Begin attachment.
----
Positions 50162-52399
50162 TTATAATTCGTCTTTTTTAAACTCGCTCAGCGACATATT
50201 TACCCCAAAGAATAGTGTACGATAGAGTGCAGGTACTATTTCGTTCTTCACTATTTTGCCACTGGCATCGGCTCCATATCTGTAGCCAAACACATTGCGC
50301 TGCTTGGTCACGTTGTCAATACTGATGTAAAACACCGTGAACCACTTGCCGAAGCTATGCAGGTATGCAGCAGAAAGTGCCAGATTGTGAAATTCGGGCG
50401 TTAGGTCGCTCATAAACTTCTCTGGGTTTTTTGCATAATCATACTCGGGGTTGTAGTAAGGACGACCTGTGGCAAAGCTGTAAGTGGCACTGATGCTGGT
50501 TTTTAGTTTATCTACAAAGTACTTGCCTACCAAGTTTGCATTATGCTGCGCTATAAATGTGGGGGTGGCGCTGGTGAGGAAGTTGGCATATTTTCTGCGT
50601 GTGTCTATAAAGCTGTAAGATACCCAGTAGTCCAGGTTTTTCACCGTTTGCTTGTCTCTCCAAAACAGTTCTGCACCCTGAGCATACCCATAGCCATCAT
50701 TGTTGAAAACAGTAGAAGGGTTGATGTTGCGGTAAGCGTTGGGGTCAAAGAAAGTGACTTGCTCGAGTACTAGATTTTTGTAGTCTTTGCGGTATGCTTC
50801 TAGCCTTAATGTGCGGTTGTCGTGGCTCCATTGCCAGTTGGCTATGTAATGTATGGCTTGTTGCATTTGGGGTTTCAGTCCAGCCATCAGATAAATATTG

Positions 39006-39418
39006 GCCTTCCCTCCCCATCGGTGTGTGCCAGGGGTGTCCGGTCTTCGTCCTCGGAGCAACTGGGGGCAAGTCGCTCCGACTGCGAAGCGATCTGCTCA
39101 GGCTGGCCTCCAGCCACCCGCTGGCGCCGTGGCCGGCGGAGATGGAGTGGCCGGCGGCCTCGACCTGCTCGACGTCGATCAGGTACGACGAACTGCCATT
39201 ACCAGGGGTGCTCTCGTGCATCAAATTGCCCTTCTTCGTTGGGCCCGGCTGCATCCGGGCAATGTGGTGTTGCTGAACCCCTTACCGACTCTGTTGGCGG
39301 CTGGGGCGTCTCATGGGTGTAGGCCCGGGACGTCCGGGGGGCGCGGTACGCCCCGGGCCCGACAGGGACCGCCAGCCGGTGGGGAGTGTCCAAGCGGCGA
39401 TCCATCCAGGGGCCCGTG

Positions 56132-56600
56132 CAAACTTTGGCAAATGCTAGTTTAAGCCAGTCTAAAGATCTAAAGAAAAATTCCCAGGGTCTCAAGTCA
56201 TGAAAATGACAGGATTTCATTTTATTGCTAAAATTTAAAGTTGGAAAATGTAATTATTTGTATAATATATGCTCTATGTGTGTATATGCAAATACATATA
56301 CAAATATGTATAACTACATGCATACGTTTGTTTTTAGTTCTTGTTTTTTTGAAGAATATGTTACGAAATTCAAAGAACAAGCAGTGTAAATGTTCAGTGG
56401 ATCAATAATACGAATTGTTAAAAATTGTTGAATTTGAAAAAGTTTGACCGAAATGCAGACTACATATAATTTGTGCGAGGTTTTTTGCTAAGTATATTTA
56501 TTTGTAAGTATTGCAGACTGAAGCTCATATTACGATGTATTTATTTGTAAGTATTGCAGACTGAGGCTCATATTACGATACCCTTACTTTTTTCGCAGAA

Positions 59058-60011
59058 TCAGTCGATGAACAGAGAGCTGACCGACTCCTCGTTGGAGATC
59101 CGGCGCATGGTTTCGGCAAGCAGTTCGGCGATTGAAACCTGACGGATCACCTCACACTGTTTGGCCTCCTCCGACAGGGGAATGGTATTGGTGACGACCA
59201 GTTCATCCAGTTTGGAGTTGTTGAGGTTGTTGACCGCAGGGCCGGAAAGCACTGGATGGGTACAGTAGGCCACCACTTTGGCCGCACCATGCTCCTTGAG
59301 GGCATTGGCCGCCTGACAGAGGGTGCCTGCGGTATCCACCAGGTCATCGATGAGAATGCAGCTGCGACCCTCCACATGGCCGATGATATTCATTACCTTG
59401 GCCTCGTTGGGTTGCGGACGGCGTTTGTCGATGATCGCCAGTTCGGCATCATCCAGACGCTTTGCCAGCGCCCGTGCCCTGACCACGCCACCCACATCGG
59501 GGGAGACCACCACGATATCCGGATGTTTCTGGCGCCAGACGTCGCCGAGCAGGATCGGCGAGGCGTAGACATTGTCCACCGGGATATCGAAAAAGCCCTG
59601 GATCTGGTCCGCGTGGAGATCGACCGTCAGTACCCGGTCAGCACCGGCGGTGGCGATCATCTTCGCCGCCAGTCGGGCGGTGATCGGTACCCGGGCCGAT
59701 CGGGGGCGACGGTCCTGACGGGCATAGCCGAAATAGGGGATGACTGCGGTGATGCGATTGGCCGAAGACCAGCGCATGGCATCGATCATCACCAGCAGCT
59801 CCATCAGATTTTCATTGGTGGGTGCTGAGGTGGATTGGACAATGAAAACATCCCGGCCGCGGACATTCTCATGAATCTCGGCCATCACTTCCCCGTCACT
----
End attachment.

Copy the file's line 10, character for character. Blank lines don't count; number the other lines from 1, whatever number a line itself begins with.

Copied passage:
Positions 39006-39418